July 26, 2013
Jon Cooper, Sting Daily –
Sometimes it’s the little things that make the biggest impact.
Little things like a smile, a laugh, maybe even just a bowl of ice cream.
Last night a group of around 40 Georgia Tech athletes — some 32 freshmen as well as several members of the Student-Athlete Advisory Board (S.A.A.B.) — brought all of those things to Gatewood Ronald McDonald House and helped turn a random Wednesday night in late July into a special occasion for its residents.
“It’s great to see Georgia Tech student-athletes here at Ronald McDonald House Charities giving back to the community and being involved with an organization that’s trying to take care of families in their time of need,” said Rich DeAugustinis, Vice President of Global Strategy, Planning and Business Development for Coca-Cola, McDonald’s Division and a 1992 graduate of Georgia Tech. “I’m very proud to see our athletes over here representing Georgia Tech and giving back.
“It’s always been a dream of mine to get Georgia Tech more involved in RMHC and vice versa,” he added. “It’s just extraordinary to get these student-athletes over here and have what I’m hoping is a new beginning of an opportunity for Georgia Tech to be involved in Ronald McDonald House Charities.”
The visit was the brainchild of Tech starting quarterback Vad Lee, whose first exposure to Ronald McDonald House Charities came a few weeks ago while at his summer internship at Barton Executive Search, during a speech by Chris Marinac, a member of the Ronald McDonald House Charities (RMHC) board. Lee then did what he does best, take the ball and run with it.
“[Marinac] just mentioned something for about two minutes,” he recalled. “He was talking to us about the corporate world and the business world and instantly my focus went to Ronald McDonald House and how we could connect with them and how it would be special if Georgia Tech really connected with them. So I reached out to him. Within two weeks I met with them and they were ready to get something going.”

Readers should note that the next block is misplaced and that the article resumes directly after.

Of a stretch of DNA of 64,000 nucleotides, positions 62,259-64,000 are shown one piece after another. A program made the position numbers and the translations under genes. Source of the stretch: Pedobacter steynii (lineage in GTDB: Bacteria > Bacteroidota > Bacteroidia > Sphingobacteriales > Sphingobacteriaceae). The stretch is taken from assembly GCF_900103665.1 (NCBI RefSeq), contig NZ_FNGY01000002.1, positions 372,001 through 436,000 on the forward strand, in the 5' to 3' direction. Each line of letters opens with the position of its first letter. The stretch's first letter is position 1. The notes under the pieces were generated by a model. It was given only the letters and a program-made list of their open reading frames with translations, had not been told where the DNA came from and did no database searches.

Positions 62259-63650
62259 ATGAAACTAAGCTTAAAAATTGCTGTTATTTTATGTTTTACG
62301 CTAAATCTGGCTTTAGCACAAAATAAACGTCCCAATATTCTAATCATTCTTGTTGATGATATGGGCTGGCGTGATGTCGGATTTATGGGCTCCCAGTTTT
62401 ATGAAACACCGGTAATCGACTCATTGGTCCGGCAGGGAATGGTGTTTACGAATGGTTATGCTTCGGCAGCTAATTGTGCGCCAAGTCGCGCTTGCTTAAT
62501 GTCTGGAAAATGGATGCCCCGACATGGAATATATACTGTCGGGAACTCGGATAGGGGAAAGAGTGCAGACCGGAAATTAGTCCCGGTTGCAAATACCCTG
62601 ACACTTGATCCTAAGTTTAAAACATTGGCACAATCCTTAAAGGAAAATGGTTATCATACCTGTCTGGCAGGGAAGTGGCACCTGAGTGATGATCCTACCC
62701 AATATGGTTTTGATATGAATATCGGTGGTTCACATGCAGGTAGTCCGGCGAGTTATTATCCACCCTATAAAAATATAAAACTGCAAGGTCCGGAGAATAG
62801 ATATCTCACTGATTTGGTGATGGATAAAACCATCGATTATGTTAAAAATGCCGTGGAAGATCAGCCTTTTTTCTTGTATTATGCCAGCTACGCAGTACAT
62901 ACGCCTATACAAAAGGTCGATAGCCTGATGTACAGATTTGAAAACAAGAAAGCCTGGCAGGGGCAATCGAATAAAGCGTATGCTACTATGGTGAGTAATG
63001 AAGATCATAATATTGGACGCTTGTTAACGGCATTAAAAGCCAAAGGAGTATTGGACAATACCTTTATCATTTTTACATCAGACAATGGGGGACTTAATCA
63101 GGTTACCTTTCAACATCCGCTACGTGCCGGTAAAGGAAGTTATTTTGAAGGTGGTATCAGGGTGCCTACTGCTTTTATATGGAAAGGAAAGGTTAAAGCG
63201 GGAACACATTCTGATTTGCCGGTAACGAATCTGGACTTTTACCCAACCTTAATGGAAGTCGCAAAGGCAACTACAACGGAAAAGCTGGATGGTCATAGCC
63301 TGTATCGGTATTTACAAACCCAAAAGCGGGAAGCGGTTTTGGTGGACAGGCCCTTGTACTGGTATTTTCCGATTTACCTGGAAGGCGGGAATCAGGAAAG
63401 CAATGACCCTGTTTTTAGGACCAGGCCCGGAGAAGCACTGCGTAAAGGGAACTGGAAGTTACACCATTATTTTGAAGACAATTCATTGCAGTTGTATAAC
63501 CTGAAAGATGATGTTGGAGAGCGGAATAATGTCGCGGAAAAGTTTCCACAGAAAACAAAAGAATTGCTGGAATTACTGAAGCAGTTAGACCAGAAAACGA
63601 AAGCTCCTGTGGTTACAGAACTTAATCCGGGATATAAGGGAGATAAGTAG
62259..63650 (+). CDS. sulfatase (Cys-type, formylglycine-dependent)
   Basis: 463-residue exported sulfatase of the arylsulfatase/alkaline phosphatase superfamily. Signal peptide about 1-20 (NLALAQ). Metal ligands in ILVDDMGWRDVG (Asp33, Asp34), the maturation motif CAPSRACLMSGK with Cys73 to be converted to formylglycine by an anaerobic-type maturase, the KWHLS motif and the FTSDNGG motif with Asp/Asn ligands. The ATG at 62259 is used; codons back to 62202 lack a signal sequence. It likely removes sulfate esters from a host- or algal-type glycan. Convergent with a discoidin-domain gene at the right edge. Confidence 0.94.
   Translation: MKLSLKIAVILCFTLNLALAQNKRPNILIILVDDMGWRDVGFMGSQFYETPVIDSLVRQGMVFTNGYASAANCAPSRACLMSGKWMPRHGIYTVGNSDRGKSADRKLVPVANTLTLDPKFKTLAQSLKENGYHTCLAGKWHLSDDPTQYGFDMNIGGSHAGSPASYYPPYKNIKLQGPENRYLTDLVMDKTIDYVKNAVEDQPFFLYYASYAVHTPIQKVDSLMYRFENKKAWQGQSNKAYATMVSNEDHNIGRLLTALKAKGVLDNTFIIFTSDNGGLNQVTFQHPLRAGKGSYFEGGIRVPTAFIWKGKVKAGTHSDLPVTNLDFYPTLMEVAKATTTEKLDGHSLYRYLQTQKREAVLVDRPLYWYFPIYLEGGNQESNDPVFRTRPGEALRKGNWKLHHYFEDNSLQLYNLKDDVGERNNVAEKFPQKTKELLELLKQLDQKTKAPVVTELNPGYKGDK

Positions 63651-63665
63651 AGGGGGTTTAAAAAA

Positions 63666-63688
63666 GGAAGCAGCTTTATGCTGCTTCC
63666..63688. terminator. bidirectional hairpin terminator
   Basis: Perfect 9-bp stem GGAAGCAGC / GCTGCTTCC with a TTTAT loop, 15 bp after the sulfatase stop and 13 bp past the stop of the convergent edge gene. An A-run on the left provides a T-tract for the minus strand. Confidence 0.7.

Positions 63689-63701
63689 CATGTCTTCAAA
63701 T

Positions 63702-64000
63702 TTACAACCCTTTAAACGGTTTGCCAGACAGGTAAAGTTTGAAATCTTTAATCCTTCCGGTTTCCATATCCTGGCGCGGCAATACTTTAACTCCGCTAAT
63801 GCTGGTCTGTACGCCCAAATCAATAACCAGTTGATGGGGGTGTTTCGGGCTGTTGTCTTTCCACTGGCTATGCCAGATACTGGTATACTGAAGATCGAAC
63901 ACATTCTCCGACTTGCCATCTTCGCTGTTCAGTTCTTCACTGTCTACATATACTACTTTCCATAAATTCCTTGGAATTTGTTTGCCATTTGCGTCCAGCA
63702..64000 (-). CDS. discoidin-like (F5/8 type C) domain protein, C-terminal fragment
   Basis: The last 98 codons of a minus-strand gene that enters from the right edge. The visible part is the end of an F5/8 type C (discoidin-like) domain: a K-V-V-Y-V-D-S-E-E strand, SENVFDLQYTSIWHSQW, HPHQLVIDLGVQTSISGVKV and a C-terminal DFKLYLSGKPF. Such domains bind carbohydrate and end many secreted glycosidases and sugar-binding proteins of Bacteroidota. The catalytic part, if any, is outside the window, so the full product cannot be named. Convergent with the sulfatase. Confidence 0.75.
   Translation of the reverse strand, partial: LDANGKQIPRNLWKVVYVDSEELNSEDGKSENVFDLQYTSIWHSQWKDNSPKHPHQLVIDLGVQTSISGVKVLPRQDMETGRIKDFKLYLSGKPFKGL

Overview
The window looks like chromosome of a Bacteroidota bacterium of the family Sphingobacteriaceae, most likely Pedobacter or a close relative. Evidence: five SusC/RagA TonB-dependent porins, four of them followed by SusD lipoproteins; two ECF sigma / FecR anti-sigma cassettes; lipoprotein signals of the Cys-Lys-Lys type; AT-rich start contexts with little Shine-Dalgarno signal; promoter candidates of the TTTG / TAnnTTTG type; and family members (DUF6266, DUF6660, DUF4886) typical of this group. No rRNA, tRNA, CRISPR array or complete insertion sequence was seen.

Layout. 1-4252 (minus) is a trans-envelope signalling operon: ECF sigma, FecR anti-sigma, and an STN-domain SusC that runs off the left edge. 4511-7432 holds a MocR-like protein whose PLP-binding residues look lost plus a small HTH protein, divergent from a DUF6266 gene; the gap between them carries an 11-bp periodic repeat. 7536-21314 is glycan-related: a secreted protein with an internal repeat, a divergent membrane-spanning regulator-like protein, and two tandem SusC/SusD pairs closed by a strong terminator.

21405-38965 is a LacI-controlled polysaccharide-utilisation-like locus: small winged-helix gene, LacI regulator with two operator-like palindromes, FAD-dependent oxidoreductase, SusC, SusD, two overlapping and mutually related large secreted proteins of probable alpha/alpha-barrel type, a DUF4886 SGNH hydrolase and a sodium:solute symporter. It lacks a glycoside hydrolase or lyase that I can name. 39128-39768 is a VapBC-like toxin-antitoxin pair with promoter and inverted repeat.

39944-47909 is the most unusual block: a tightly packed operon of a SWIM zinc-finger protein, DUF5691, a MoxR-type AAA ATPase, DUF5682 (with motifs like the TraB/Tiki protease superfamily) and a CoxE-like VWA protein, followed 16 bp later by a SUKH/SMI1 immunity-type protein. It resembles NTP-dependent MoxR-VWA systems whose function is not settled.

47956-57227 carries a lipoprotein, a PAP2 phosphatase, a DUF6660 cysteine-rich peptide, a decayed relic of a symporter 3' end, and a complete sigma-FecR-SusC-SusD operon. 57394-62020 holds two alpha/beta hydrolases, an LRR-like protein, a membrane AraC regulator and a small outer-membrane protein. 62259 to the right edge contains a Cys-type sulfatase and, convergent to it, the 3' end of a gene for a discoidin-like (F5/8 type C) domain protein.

“I have a passion for kids,” Lee added, sighting his mother’s work aiding autistic children. “I don’t know what I want to do after football but I know it has something to do with kids, whether it be a coach, a teacher, just dealing with kids.”
Georgia Tech Director of Total Person Support Services Leah Thomas knows well about Lee’s passion and his willingness to take the initiative.
“He’s got a heart for service,” said Thomas. “He’ll text me on a Saturday afternoon randomly, ‘Hey, I’ve got an idea. Here’s what I’m thinking,’ and it’s always related to service, community service and how we can get involved in the community and give back. It’s never about him and it’s never about sports. It’s all about, ‘What can we do as an Athletic Department?'”
They did plenty. Wednesday night was the fourth and final meeting for the freshmen’s summer leadership training as part of the Total Person Program. It turned out to be a heart-warming display of loving support for the residents at Gatewood, kids that are undergoing medical treatment and their families.
Inside a conference room, Tech athletes took shifts sitting around a table, equipped with Georgia Tech tee-shirts, pocket football schedules and posters of the 2013 Cheerleading squad to sign. They chatted, shook hands, and took pictures with residents of the house that wandered in.
Down the hall, another group of athletes took turns dishing out bowls of ice cream to the eager kids.